So, yeah, I’m a big fan of Christian fiction and of audiobooks.  Combine that with my librarian-ish tendencies to try to pair books and people, and you get a post kind of like this one….

For readers of Christian fiction who love audiobooks, or simply want to give them a try, here’s an overview of Christian fiction titles coming to audiobook this fall.  I’ve organized the discussion by subgenre, to hopefully help you find some titles to suit your taste.  And if you do find something you like in this post, please take a moment at the end to leave a comment and let me know.  Oh, and I’ve got a question for you at the end, on your feelings regarding audiobooks.  I hope you’ll stick around and share your thoughts!

Amish / Mennonite

For fans of Amish and Mennonite fiction, there are quite a few options this season, including releases by a number of popular authors, and a few titles featuring Christmas themes in preparation for the holidays.  Beverly Lewis’s The River and Cindy Woodsmall’s A Love Undone are sure to be popular choices.  If you’ve been following Leslie Gould’s The Courtships of Lancaster County series, you’ll be happy to know that the fourth book, Becoming Bea is available this fall.  Looking to start a new series?  Check out Kim Vogel Sawyer’s When Mercy Rains, Book 1 in The Zimmerman Restoration Trilogy.  And when you’re ready to get into the Christmas spirit, look for Christmas at Rose Hill Farm by Suzanne Woods Fisher or An Amish Second Christmas, a collection featuring four romances by Beth Wiseman, Kathleen Fuller, Ruth Reid, and Tricia Goyer.


Those readers/listeners wanting to immerse themselves in stories set during Biblical time periods have some great options to choose from.  Keepers of the Covenant continues the Restoration Chronicles series Lynn Austin began with Return to Me, exploring the Old Testament books of Ezra and Nehemiah.  Oasis Audio is releasing audio editions of popular and award-winning Biblical fiction titles from Tessa Afshar including Harvest of Rubies and Harvest of Gold, both set during the time of the prophet Nehemiah.  And if you’re looking for a story set during New Testament times, look no further than A.D. 30, the start of a new series from bestselling author Ted Dekker.


What better way to get into the Christmas spirit than with some seasonally inspired holiday audiobooks!  I already mentioned a couple of Amish Christmas themed titles with the other Amish titles, but for fans of romantic suspense and/or short story collections there’s more Christmas loveliness to be had right here.  Fans of romantic suspense will want to start their holiday season with Colleen Coble’s new releases, All is Calm: a Lonestar Christmas novella and Silent Night, Holy Night, a collection featuring characters from two of the author’s series.  Can’t get enough Christmas themed stories?  Check out Robert J Morgan’s, 12 Stories of Christmas.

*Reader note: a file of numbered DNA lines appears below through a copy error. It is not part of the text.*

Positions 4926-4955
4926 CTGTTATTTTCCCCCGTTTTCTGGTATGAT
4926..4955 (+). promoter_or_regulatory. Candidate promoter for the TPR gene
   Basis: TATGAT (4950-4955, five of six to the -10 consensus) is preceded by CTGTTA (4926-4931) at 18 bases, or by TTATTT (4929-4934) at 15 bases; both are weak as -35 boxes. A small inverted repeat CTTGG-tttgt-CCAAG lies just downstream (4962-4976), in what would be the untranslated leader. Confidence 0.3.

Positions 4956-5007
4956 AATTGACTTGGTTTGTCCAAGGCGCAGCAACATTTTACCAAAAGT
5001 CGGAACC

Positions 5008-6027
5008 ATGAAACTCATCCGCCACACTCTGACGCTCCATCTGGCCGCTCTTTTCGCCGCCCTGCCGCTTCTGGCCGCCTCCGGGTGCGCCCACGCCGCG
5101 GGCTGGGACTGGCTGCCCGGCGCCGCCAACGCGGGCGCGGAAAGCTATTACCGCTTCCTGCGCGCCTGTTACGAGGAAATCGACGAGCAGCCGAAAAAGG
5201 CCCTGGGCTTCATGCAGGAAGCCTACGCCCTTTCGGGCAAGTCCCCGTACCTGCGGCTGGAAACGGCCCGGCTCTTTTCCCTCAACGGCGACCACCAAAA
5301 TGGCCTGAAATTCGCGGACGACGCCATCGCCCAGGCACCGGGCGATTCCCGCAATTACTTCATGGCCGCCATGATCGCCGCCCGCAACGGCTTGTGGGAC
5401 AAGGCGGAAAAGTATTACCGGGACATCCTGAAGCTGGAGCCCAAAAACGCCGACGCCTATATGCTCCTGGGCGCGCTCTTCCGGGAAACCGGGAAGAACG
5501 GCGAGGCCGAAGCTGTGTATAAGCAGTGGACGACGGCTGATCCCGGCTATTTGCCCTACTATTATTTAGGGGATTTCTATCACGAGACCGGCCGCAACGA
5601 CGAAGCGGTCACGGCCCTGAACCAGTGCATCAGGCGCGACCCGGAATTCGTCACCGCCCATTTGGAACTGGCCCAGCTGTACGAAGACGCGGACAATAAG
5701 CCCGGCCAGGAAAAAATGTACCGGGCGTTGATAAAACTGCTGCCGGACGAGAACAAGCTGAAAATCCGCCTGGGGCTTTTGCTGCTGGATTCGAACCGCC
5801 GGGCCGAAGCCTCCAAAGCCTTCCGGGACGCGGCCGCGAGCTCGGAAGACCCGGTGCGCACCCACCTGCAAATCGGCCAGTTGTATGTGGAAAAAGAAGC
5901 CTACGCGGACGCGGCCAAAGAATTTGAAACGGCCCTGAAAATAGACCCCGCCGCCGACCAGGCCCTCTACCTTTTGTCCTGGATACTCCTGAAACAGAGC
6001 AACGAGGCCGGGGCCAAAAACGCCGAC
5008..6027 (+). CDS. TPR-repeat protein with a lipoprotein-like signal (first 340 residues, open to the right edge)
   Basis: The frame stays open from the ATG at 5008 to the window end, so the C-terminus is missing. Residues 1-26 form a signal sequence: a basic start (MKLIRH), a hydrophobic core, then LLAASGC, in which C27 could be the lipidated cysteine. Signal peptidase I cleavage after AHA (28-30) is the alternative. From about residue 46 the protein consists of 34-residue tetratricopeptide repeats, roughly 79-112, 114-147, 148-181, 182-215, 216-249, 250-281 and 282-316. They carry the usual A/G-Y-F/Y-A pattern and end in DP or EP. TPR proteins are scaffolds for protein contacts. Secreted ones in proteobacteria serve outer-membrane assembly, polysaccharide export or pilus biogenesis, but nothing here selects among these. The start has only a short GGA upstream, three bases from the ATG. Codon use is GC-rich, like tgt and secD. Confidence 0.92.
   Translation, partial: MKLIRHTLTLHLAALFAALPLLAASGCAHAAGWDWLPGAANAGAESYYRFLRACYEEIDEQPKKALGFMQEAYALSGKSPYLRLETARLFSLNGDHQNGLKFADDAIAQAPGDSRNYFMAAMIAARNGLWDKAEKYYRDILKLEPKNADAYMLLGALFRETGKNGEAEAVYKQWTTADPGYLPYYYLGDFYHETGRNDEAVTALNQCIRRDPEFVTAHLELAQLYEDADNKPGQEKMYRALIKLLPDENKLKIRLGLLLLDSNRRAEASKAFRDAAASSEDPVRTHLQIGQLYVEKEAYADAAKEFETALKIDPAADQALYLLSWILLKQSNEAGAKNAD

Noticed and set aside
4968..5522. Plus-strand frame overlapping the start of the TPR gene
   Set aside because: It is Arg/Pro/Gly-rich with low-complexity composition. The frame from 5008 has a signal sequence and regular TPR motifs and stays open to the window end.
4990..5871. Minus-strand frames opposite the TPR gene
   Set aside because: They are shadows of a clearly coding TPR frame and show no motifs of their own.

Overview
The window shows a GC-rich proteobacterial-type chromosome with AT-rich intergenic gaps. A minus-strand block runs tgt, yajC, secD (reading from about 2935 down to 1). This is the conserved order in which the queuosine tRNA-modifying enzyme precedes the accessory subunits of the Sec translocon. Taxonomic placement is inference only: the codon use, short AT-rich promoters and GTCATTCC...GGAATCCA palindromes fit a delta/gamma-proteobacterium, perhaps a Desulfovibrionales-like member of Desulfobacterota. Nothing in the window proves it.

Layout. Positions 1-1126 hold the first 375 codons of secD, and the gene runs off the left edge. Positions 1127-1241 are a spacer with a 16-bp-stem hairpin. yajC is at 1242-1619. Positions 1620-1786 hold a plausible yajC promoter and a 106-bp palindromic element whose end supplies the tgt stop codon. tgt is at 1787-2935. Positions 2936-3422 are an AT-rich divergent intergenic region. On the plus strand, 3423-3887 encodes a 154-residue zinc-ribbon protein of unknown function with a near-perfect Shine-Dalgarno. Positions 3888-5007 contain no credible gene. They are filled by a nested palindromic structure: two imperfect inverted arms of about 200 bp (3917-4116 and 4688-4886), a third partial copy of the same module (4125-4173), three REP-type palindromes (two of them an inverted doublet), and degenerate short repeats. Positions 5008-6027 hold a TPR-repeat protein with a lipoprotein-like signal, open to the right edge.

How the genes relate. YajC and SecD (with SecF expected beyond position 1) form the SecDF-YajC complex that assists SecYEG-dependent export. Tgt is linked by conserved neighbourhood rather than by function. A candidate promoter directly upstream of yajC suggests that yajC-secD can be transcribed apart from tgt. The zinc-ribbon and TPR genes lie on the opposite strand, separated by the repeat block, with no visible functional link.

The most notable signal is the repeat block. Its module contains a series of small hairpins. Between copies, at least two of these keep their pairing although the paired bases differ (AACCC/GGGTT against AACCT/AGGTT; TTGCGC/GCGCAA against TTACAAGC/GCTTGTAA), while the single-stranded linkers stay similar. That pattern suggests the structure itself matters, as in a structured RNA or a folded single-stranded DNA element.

Contemporary Romance

Readers (listeners?) of contemporary romance will find a lot of options from Zondervan and Brilliance Audio this season, thanks in large part to the Year of Weddings Novella series.  Titles releasing this fall include A September Bride by Kathryn Springer, An October Bride by Katie Ganshert, A November Bride by Beth Vogt, Love at Mistletoe Inn: A December Wedding Story by Cindy Kirk, and Winter Brides, a collection featuring novellas by Deborah Raney, Betsy St. Amant, and Denise Hunter.

Contemporary Fiction

Want more contemporary novels?  The Promise by Beth Wiseman is a real discussion starter, taking place partly in Pakistan.  And fans of Jan Karon’s Mitford series, will find the tenth installment available this fall, entitled Somewhere Safe with Somebody Good.


I could only find one speculative fiction title releasing in audiobook this fall, but it sounds like an interesting one.  Fans of Stephen R Lawhead’s Bright Empires fantasy series can get the audio edition of book five, The Fatal Tree, beginning in November.

Historical Romance

If you like Western-themed historical romances with humor, there’s not one but TWO new series starting out with audio editions to look into.  Mary Connealy’s Tried and True starts out her Wild at Heart series, and Trails & Targets serves as book one in Kelly Eileen Hake’s new Dangerous Darlyns series.  For fans of Regency romance and those following Sarah E Ladd’s Whispers on the Moors series, Book 3, A Lady at Willowgrove Hall is among those releasing this fall.  Rounding out the historical romance category, To Everything a Season starts off a new series by Lauraine Snelling, set in Red River Valley.